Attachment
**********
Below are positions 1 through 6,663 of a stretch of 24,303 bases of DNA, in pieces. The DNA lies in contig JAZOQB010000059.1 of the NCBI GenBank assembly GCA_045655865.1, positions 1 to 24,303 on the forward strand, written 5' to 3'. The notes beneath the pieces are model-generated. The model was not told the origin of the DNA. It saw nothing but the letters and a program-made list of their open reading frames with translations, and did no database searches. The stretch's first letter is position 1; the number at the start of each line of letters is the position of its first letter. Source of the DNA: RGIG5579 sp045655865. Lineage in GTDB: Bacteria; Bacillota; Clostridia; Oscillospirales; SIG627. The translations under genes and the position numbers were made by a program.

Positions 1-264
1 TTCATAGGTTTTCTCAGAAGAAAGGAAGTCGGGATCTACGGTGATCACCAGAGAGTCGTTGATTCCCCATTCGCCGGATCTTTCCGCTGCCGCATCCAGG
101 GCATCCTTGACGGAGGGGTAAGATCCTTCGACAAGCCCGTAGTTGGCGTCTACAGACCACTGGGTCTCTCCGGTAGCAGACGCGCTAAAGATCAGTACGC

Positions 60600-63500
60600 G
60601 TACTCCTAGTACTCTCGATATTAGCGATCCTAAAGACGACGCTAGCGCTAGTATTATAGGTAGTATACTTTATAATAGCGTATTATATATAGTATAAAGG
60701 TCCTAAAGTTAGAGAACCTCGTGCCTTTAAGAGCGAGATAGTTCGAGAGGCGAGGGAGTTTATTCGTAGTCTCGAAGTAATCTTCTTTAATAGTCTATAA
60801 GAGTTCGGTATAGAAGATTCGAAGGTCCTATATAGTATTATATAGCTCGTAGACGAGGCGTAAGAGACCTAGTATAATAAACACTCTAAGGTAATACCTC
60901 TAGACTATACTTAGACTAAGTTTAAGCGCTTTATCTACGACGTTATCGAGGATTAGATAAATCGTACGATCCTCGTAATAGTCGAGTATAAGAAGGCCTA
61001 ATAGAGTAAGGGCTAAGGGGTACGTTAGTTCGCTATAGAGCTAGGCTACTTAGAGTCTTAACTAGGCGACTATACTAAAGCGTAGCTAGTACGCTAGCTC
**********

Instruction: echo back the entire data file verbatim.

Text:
Below are positions 1 through 6,663 of a stretch of 24,303 bases of DNA, in pieces. The DNA lies in contig JAZOQB010000059.1 of the NCBI GenBank assembly GCA_045655865.1, positions 1 to 24,303 on the forward strand, written 5' to 3'. The notes beneath the pieces are model-generated. The model was not told the origin of the DNA. It saw nothing but the letters and a program-made list of their open reading frames with translations, and did no database searches. The stretch's first letter is position 1; the number at the start of each line of letters is the position of its first letter. Source of the DNA: RGIG5579 sp045655865. Lineage in GTDB: Bacteria; Bacillota; Clostridia; Oscillospirales; SIG627. The translations under genes and the position numbers were made by a program.

Positions 1-264
1 TTCATAGGTTTTCTCAGAAGAAAGGAAGTCGGGATCTACGGTGATCACCAGAGAGTCGTTGATTCCCCATTCGCCGGATCTTTCCGCTGCCGCATCCAGG
101 GCATCCTTGACGGAGGGGTAAGATCCTTCGACAAGCCCGTAGTTGGCGTCTACAGACCACTGGGTCTCTCCGGTAGCAGACGCGCTAAAGATCAGTACGC

Positions 60600-63500
60600 G
60601 TACTCCTAGTACTCTCGATATTAGCGATCCTAAAGACGACGCTAGCGCTAGTATTATAGGTAGTATACTTTATAATAGCGTATTATATATAGTATAAAGG
60701 TCCTAAAGTTAGAGAACCTCGTGCCTTTAAGAGCGAGATAGTTCGAGAGGCGAGGGAGTTTATTCGTAGTCTCGAAGTAATCTTCTTTAATAGTCTATAA
60801 GAGTTCGGTATAGAAGATTCGAAGGTCCTATATAGTATTATATAGCTCGTAGACGAGGCGTAAGAGACCTAGTATAATAAACACTCTAAGGTAATACCTC
60901 TAGACTATACTTAGACTAAGTTTAAGCGCTTTATCTACGACGTTATCGAGGATTAGATAAATCGTACGATCCTCGTAATAGTCGAGTATAAGAAGGCCTA
61001 ATAGAGTAAGGGCTAAGGGGTACGTTAGTTCGCTATAGAGCTAGGCTACTTAGAGTCTTAACTAGGCGACTATACTAAAGCGTAGCTAGTACGCTAGCTC